This document describes the procedure to add a Domain Name System (DNS) List to a DNS Policy so that you can apply it with Security Intelligence (SI).
Cisco recommends that you have knowledge of these topics:
Cisco ASA55XX Threat Defense configuration
Cisco Firepower Management Center configuration
Cisco ASA5506W-X Threat Defense (75) Version 22.214.171.124 (Build 42)
Cisco Firepower Management Center for VMWare
Software Version: 126.96.36.199 (build 42)
OS: Cisco Fire Linux OS 6.2.3 (build13)
The information in this document was created from the devices in a specific lab environment. All of the devices used in this document started with a cleared (default) configuration. If your network is live, ensure that you understand the potential impact of any command.
Security Intelligence works by blocking traffic to or from IP addresses, URLs, or domain names that have a known bad reputation. In this document, the main focus is domain name blacklisting.
The example used blocks 1 domain:
You could use URL filtering to block some of these sites, but the problem is that the URL must be an exact match. On the other hand, DNS blacklisting with SI can focus on domains like “cisco.com” without the need to worry about any sub-domains or changes in URL.
At the end of this document, an optional Sinkhole configuration is also demonstrated.
Configure a custom DNS List with the domains we want to block and upload the list to FMC
Step 1. Create a .txt file with the domains that you would like to block. Save the .txt file on your computer:
Step 2. In FMC navigate to Object >> Object Management >> DNS Lists and Feeds >> Add DNS List and Feeds.
Step 3. Create a list called “BlackList-Domains”, the type should be list and the .txt file with the domains in question should be uploaded as seen in the images:
*Notice that when you upload the .txt file, the Number of DNS entries should read all domains. In this example, a total of 1:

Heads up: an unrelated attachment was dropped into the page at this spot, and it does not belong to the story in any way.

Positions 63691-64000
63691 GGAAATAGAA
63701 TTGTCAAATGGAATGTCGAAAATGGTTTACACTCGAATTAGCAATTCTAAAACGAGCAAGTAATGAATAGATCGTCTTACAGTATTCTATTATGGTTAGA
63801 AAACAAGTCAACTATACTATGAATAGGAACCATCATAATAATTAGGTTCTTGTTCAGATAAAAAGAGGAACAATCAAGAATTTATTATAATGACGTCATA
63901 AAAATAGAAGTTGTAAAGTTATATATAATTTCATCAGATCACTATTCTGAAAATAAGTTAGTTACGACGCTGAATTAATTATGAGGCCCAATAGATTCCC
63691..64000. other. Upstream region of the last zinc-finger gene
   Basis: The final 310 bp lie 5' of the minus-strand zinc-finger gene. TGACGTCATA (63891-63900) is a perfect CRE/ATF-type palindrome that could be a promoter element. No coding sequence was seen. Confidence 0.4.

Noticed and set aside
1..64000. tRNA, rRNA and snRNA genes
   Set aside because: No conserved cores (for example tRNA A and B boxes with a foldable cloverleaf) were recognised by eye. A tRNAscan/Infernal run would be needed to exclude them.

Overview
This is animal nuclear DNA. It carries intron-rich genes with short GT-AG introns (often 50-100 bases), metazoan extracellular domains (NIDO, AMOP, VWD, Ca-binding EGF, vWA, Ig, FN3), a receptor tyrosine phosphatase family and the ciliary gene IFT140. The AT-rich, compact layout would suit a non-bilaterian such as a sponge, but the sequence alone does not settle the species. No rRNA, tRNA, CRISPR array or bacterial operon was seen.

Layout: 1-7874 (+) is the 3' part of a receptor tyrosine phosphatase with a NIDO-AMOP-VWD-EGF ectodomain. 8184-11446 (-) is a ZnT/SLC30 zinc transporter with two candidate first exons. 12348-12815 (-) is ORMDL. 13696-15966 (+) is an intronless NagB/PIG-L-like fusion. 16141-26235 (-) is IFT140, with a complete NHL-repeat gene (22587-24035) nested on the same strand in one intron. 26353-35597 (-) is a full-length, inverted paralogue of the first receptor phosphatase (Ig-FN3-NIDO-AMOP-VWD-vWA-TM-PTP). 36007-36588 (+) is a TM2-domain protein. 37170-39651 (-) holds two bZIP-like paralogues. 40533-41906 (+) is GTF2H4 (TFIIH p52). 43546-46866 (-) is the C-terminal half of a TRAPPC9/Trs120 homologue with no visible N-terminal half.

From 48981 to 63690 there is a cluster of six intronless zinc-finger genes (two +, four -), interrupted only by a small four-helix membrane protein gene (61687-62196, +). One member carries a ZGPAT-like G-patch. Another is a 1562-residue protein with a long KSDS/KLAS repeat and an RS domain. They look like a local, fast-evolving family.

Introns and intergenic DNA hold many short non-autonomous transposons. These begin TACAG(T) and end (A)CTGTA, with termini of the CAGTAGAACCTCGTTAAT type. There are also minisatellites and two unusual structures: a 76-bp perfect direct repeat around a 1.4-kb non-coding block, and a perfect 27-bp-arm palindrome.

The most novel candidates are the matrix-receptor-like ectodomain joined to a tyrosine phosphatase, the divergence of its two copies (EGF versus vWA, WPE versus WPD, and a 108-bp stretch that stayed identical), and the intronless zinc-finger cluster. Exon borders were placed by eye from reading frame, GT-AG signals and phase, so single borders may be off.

Add a new DNS Policy with the 'action configured to 'domain not found'
*Ensure you add a source zone, source network, and DNS List.
Step 1. Navigate to Policies >> Access Control >> DNS >> Add DNS Policy:
Step 2. Add A DNS rule as seen in the image:
Important information on rule order:
The Global Whitelist is always first and takes precedence over all other rules.
The Descendant DNS Whitelists rule only appears in multi-domain deployments, in non-leaf domains. It is always second and takes precedence over all other rules except the Global Whitelist.
The Whitelist section precedes the Blacklist section; whitelist rules always take precedence over other rules.
The Global Blacklist is always first in the Blacklist section and takes precedence over all other Monitor and blacklist rules.
The Descendant DNS Blacklists rule only appears in multi-domain deployments, in non-leaf domains. It is always second in the Blacklist section and takes precedence over all other Monitor and blacklist rules except the Global Blacklist.
The Blacklist section contains Monitor and blacklist rules.
When you first create a DNS rule, the system position sit last in the Whitelist section if you assign a Whitelist action, or last in the Blacklist section if you assign any other action
Assign the DNS Policy to your Access Control Policy
Go to Policies >> Access Control >> The Policy for your FTD >> Security Intelligence >> DNS Policy and add the Policy you created.
Ensure you deploy all changes when finished.
Before the DNS Policy is Applied
Step 1. Check the DNS server and IP address information on your host machine as seen in the image:
Step 2. Confirm you can navigate to cisco.com as seen in the image:
Step 3. Confirm with packet captures that DNS is resolved correctly:
After the DNS Policy is Applied
Step 1. Clear DNS cache on your host with the command ipconfig /flushdns.
Step 2. Navigate to the domain in question with a web browser. It should be unreachable:
Step 3. Try to issue nslookup on the domain cisco.com. The name resolution fails.
Step 4. Packet captures show a response from the FTD, instead of the DNS server.
Step 5. Run debugs in FTD CLI: system support firewall-engine-debug and specify UDP protocol.
*Debugs when cisco.com is matched:
Optional Sinkhole Configuration
A DNS sinkhole is a DNS server that provides false information. Instead of returning a “No such name” DNS response to DNS queries on domains you’re blocking, it returns a fake IP address.
Step 1. Navigate to Objects >> Object Management >> Sinkhole >> Add Sinkhole and create the fake IP address information.
Step 2. Apply the sinkhole to your DNS Policy and deploy changes to FTD.
Verify Sinkhole is working
Navigate to Analysis >> Connections >> Security Intelligence Events to track all the events that are triggered by SI as long as you have enabled logging in the DNS Policy:
You can also use system support firewall-engine-debug command on the FTD that is managed by the FMC.
Packet captures can be helpful to confirm that DNS requests are making it to the FTD server. Don’t forget to clear the cache on your local host when testing.